It’s only when heritage buildings are neglected — allowed to deteriorate — that they become expensive.
You’ve got to feel sorry for Greg Fowler, the University of Saskatchewan’s vice-president of finances and resources.
In a recent article in the Labour Day issue of The Globe and Mail (Sept 7, p. A7), the poor fellow explained how he is trying to unload two century-old barns. But no one will rid him of the troublesome structures. He’s tried twice this summer, but the call for proposals did not elicit any interest.
“History is expensive,” moaned Fowler about the university’s burden.
Perhaps he should look at the two barns another way. History, especially built heritage, can be invaluable. It’s only when heritage buildings are neglected — allowed to deteriorate — that they become expensive.
During the 1905 Saskatchewan election, Liberal Premier Walter Scott announced his intention to establish a provincial university and agricultural college. The decision was called “an act of supreme confidence in the future of the province.”
The university was officially awarded to the city of Saskatoon in April 1909. At the same meeting, the newly appointed board of governors agreed that the College of Agriculture should be an integral part of the new university.
It was decided to put the campus on the east side of the South Saskatchewan River because it was good farm land. In other words, agriculture — what President Walter Murray called “the sheet anchor of the university” — determined the site.
Premier Scott talked about this link between education and agriculture at the June 1910 cornerstone ceremony for the Agricultural College Building (later renamed the Peter MacKinnon Building) at the head of the university bowl.
“Farming is the foundation of civilization,” Scott maintained. “It is in keeping with the character of our province that the main part of the highest institution of learning in the province shall be an agricultural college.”
The U of S lost no time serving this mandate. Thousands of students have graduated with agriculture degrees over the past century.
The Agricultural Extension department, meanwhile, hosted hundreds of meetings for the Saskatchewan farming community in the Agriculture Building’s Convocation Hall (now used for special events). It also dispatched the Better Farming Train, featuring the latest expert information on agricultural and domestic developments, to towns and villages across the province.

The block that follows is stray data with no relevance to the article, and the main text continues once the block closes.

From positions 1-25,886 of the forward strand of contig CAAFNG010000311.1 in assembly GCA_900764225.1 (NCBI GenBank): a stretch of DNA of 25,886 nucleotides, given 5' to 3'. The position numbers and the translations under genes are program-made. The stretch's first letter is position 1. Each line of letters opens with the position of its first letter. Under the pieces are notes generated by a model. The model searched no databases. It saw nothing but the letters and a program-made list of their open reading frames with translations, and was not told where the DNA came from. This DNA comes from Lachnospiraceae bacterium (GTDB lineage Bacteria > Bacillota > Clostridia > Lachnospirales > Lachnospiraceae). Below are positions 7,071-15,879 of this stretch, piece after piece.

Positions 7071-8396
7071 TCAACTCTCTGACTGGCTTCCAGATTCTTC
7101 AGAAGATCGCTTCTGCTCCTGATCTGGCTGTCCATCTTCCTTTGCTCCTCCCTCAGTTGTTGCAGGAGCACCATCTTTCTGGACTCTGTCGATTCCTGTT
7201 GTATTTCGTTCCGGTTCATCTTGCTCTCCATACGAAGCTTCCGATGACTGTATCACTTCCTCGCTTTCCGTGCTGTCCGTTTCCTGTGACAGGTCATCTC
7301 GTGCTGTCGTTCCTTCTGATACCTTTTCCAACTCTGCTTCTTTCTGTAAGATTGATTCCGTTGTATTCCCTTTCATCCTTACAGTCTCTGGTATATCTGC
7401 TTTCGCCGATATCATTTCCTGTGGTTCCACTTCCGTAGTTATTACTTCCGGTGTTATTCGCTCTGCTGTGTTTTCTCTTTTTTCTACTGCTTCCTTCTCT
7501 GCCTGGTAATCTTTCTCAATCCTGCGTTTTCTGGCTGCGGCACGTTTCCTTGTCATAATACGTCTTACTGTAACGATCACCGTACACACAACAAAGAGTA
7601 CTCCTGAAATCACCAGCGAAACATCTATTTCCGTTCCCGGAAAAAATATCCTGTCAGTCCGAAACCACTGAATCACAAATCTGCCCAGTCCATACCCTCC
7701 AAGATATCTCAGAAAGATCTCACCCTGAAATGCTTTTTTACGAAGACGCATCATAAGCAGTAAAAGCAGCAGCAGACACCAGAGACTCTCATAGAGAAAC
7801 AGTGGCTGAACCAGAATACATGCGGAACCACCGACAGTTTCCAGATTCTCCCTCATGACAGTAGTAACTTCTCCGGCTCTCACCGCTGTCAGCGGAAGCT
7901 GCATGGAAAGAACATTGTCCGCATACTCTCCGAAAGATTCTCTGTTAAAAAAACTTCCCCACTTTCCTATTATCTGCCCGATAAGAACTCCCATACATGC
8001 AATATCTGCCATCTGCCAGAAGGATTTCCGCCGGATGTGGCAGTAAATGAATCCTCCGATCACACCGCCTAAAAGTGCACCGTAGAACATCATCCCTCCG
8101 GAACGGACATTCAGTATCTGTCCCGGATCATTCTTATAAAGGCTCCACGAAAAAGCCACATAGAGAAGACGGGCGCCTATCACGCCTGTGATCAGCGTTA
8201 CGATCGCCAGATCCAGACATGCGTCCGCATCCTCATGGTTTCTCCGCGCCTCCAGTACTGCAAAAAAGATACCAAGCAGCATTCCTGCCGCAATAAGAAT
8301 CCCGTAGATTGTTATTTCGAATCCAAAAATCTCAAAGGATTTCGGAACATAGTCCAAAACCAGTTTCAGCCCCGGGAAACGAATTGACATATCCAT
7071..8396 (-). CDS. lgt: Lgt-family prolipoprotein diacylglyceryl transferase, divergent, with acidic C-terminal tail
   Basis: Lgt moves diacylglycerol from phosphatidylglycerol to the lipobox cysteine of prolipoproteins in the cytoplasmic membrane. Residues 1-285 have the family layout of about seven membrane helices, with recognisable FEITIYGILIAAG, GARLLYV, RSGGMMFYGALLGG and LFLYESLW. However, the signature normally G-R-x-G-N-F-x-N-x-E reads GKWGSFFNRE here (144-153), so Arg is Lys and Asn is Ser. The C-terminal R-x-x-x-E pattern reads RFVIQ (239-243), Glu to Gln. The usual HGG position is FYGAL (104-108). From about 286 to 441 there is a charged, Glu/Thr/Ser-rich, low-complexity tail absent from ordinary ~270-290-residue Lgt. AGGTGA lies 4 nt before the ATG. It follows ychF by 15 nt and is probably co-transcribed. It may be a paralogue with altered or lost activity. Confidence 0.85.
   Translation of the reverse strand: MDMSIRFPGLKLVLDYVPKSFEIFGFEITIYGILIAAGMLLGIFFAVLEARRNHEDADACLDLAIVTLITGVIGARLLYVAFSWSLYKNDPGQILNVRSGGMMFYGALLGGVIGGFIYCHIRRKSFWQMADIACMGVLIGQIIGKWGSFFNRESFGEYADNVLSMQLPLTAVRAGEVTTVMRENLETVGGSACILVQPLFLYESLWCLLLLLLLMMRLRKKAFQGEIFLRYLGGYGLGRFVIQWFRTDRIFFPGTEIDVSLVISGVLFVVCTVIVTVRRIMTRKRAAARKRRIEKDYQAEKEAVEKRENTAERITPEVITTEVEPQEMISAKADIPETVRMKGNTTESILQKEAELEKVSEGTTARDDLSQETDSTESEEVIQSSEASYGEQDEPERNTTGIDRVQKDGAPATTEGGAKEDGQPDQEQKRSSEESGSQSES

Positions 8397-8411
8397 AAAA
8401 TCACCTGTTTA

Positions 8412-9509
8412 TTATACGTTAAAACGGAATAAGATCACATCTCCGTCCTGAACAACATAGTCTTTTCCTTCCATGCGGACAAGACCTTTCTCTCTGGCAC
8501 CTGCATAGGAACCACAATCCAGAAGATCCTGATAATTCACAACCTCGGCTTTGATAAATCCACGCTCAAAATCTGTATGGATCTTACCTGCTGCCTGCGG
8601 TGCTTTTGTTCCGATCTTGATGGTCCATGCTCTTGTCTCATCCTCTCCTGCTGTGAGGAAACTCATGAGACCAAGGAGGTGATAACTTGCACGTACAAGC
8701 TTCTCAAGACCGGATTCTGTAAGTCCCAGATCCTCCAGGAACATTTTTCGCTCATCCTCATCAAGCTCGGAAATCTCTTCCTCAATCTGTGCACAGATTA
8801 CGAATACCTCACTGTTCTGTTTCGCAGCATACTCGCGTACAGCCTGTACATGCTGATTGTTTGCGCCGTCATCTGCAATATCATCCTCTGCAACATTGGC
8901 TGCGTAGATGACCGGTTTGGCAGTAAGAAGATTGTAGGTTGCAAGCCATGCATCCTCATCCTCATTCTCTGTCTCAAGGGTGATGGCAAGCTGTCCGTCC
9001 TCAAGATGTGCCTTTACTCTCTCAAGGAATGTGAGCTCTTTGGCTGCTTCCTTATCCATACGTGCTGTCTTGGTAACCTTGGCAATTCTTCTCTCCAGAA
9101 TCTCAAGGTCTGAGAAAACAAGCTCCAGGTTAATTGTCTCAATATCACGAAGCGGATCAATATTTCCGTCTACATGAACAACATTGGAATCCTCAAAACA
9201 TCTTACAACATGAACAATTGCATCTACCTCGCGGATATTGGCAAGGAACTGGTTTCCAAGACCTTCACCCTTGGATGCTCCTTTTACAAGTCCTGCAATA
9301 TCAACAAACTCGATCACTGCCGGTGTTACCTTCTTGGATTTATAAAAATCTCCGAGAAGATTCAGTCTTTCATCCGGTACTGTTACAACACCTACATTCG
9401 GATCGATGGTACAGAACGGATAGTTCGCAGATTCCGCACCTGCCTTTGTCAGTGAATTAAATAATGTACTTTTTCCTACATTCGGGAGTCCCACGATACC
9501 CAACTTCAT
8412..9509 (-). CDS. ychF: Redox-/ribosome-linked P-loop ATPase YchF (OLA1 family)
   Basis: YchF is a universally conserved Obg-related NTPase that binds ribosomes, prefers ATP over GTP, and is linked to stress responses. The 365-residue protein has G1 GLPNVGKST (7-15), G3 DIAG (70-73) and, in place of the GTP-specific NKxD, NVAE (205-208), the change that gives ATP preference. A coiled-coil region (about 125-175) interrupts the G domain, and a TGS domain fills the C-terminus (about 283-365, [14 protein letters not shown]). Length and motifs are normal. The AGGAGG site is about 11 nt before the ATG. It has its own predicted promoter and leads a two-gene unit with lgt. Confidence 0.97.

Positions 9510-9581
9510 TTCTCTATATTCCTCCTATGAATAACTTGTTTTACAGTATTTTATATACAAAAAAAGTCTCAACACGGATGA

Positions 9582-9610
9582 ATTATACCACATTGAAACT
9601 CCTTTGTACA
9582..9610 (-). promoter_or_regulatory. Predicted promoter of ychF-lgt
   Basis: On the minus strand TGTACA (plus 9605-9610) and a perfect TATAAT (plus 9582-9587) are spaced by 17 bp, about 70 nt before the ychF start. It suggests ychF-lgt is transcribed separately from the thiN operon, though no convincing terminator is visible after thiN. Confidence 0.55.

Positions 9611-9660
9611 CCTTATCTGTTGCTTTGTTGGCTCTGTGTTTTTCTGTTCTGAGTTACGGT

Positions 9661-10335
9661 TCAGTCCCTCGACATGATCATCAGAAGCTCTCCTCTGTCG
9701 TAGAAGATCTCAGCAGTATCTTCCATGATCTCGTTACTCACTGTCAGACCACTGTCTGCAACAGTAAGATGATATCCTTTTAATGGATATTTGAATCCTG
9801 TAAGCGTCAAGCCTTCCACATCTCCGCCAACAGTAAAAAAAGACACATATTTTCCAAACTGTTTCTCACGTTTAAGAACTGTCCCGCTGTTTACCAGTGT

The dean of agriculture even had his own house on campus — today’s university club.
The seed barn and old poultry science building — the two structures that are no longer wanted by the U of S — are part of this story, part of this legacy.
The seed barn, dating from 1915, was originally a federal government building before being turned over to the university. The 80-ton structure was moved to another campus location in 2013.
The 1918 poultry building, designed by university architects Brown and Vallance, was once an instruction facility for the department of poultry husbandry. There were offices (including one for the library and records), a lecture room, a separate wing for brooders, and an egg testing area in the basement.
Both structures have not been used for their original purpose for several years. It’s argued that the university has moved on from the days when agricultural science was its core activity.
But is not the new USask Global Institute for Food Security a later day version of this work? After all, U of S agricultural scientists were calling for crop diversification and mixed farming before the Great Depression and the record drop in wheat prices.
Finding another use for the barns is evidently too costly, even though some people on campus still work out of trailers. Their current state — something Fowler inherited — makes re-purposing an expensive enterprise. Besides, the university wants the land they sit on for expansion.
Their fate seems sealed unless they can be sold and moved. As in the case of the Livestock Pavillon, they are likely to get the wrecking ball treatment and join the “what was” category on the university archives campus building inventory.
That’s a shame. The bigger worry, though, is what other campus buildings might be next because of their condition and/or their failure to be fit into the institution’s future plans?
Being on the U of S Heritage Register (September 2013) does not necessarily mean that a building is safe. Ironically, the Poultry Science building is on that list (asset record number 027).
The U of S needs to conduct a formal review of its buildings and then develop a plan that is pro-active so that the campus does not experience what is euphemistically called infrastructure consolidation.
Yes, it’s going to cost money — probably to the senior administration’s chagrin — but the U of S has to do a better job of protecting and preserving its built heritage if it wants to avoid finding itself in the same predicament again.
Just ask Edinburgh-born Elizabeth Mitchell, who spent a year in western Canada after graduating from Oxford in 1913.
“The University of Saskatchewan,” she declared, “is the most startling thing I saw in the West … It is a massive group of fine buildings … so obviously built to last for five or six hundred years.”
Let’s hope she was right.
This opinion piece originally appeared in the Saskatoon StarPhoenix.